HEADSET 1-1/8 and 1-1/2″ Threadless, Campy style upper with 1-1/2″ lower, cartridge bearings
STEM Changed to 100mm Ritchey WCS alloy in black.
HANDLEBARS Specialized XC Mini-Riser, 7050 butted alloy, 720mm wide, 10mm rise, 10º backsweep, 6º upsweep, 31.8mm
GRIPS Specialized lock-on, S/M: Grappler, Others: Grappler XL
FRONT BRAKE Custom Avid Elixir 7 SL, hydraulic disc, alloy backed semi-metallic pad, HS-1 rotor S/M:180mm, Others: 200mm
REAR BRAKE Custom Avid Elixir 7 SL, hydraulic disc, alloy backed semi-metallic pad, HS-1 rotor S/M:160mm, Others: 180mm
BRAKE LEVERS Custom Avid Elixir 7 SL hydraulic, tool-less reach adj.
FRONT DERAILLEUR SRAM X7, 10-speed, S3 direct mount for DMD, top-pull
CASSETTE SRAM PG-1030, 10-speed, 11-36t
CHAIN KMC X-10, 10-speed, w/ reusable Missing Link, nickel plates
CRANKSET Custom SRAM S-1250, 10-speed XC Trail double, PF30 spindle, S: 170mm, Others: 175mm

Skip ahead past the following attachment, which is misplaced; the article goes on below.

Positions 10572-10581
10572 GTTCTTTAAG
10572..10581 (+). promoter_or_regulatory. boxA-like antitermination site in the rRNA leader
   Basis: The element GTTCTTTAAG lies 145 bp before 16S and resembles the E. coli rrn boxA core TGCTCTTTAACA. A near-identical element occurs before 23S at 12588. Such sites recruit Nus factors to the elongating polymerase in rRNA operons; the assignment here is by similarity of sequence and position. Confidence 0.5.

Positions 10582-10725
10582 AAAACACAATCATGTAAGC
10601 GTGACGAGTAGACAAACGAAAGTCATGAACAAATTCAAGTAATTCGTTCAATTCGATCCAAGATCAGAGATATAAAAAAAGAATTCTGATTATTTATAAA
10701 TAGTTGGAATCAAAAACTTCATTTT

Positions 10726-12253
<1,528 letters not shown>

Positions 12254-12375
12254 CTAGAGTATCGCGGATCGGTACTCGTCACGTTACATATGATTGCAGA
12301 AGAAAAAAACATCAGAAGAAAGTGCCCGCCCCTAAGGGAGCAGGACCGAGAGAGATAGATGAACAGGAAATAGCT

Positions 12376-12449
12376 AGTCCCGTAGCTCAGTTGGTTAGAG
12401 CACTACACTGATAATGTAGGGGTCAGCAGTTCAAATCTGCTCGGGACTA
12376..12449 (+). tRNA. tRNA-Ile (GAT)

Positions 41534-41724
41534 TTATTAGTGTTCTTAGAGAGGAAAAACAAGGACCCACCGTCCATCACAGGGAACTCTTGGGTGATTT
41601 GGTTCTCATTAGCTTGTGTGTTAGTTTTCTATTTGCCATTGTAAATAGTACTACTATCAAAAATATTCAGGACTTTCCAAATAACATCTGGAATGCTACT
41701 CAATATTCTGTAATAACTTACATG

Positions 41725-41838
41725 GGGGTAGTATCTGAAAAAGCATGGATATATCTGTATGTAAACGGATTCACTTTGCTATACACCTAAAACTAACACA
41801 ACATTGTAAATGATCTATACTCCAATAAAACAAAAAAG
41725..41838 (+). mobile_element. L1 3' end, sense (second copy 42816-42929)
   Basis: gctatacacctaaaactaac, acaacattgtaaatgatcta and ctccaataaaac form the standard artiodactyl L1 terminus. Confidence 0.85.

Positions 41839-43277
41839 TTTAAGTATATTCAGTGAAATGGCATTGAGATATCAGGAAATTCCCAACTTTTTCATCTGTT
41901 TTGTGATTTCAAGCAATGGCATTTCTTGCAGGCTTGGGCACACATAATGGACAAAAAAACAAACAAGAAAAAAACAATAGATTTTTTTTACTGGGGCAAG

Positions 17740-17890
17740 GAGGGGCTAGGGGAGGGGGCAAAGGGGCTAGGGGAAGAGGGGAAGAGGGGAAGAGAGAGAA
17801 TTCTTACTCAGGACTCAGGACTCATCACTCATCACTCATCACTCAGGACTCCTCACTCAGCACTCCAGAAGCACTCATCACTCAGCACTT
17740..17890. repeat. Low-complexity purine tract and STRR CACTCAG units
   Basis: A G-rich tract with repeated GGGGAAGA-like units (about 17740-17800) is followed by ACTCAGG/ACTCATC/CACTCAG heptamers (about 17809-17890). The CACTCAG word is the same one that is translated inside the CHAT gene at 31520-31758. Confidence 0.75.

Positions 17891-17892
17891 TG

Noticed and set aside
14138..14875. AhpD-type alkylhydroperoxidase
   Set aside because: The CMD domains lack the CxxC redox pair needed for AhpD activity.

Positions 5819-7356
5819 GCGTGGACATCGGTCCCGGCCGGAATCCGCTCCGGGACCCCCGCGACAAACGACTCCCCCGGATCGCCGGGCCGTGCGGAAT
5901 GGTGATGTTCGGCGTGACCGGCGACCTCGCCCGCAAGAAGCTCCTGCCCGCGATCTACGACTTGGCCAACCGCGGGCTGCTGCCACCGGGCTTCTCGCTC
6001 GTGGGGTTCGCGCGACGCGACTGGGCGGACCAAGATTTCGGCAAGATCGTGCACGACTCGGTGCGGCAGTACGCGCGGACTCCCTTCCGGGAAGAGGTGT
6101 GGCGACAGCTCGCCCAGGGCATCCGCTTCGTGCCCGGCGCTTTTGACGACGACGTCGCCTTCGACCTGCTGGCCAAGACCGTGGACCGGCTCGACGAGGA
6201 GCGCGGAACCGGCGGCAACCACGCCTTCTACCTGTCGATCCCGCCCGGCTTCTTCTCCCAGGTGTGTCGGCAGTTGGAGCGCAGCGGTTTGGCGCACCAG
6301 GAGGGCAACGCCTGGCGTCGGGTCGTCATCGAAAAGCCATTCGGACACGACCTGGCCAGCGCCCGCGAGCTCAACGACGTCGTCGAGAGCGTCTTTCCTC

CHAINRINGS 36/24, w/ alloy guard
BOTTOM BRACKET SRAM PF30, OS press-in bearing, sealed cartridge
RIMS Roval 29, alloy disc, 26mm wide, 32h
FRONT HUB Specialized Hi Lo disc, laser-etched logo, OS 24 end caps, sealed cartridge bearing, RWS, 32h
REAR HUB Specialized Hi Lo 142+ disc, laser-etched logo, double-sealed cartridge bearing, 12mm thru-axle, 32h
FRONT TYRE Specialized Purgatory Control, 60 TPI, aramid bead, dual-compound, 29×2.2″ Run tubeless
REAR TYRE Specialized Ground Control, 60 TPI, aramid bead, 29×2.1″ Run tubeless
SADDLE Body Geometry Henge Comp, hollow Cr-Mo rails, 143mm width
SEATPOST Specialized Command

Filed under Bikes in January 2013


About the author

There are 6 comments on ‘Specialized Camber Carbon Comp review’

We love to get comments from our readers - if you've spent a few moments to comment, thank-you.